When it first came in the mail I didn’t think I would read Original Sinners: A New Interpretation of Genesis. It is written by a man who has lost his faith – who no longer sees the Bible as the Word of God but rather a sort of literary touchstone or psychological tool to understand yourself better. Here is Publishers Weekly:
An entertaining narrative voice, personal reflections from the author’s life and insightful interpretations combine to produce this accessible and lively new addition to Genesis scholarship. Coats, a former parish priest and management consultant, cogently applies source theory—the hypothesis that four separate documents went into the first five books of the Bible—to familiar stories whose ethical and spiritual DNA seeps through Western culture. Through his approach, the author makes complex biblical scholarship comprehensible, while challenging the reader to examine the actual text. Asserting that biblical characters are rather relentless in their mirroring, Coats uses second-person hooks (Imagine yourself as the first human being) to invite readers to use their own perspective to interpret the text. Cheeky chapter headings entice and inform; First, about the ark, which is most definitely not a boat begins his analysis of Noah and the flood. While cultural references from Maimonides to Mae West spice up the narrative, Coats’s exploration of how his own history and self-understanding inform his interpretations makes the most compelling reading. His reflections on his own aging and his analysis of the stories of Noah and Abraham prove compelling and thought provoking.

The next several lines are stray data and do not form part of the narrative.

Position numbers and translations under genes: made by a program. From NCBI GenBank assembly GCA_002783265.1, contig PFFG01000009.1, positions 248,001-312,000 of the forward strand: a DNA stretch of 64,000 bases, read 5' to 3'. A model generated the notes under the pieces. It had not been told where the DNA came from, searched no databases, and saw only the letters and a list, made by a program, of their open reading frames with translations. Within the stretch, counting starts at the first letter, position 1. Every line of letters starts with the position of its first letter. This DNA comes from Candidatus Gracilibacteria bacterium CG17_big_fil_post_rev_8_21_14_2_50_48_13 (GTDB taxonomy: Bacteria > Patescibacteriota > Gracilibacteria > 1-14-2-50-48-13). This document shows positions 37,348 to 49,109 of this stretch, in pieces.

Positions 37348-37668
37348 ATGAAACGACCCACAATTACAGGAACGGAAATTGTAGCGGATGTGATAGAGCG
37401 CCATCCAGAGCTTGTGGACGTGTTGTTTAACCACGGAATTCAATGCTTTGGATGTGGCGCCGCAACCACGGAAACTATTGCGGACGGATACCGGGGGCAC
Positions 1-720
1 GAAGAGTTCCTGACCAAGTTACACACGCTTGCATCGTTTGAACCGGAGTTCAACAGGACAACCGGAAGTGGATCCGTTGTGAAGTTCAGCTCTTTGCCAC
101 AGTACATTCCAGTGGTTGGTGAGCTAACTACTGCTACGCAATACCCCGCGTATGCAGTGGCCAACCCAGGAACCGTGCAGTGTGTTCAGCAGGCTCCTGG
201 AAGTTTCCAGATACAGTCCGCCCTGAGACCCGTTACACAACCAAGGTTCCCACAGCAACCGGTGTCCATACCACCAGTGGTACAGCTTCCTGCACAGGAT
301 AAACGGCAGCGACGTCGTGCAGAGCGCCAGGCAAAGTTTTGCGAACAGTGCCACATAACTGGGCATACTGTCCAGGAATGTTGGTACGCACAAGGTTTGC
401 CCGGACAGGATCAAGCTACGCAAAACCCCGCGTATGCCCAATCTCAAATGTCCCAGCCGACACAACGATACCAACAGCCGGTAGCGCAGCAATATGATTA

This is not usually the sort of book I read. But having read the introduction I was interested enough to push on. And in the end I found it an interesting read despite disagreeing with his fundamental assumptions in many ways.
If you are not familiar with source theory and Biblical criticism a lot of this book will surprise you. If you are threatened or uncomfortable by a sort of revisionist history of scripture some of it might upset you. As I find Biblical scholarship fascinating I was intrigued and interested.
The weakest part of the this aspect of the book, however, is when Coates lays on the psychology a little too hard. But in an interesting twist, Coates own history becomes a big plus.
I am usually not a fan of books that mix genres to a large degree – and this one is part scholarship, part argument, part memoir and part cultural commentary. But Coates uses his own experience to both break up the close reading of scripture and to strengthen his theme that stories are a part of what it means to be human (as well as a tool to understand that humanity). Somehow this tactics, mostly because of his voice and personality, adds to rather than subtracts from narrative.
This is one of the books that I found interesting and enjoyable even as I disagreed with the author and often found his points questionable. In the end, Coates is a good story teller and than makes him worth reading.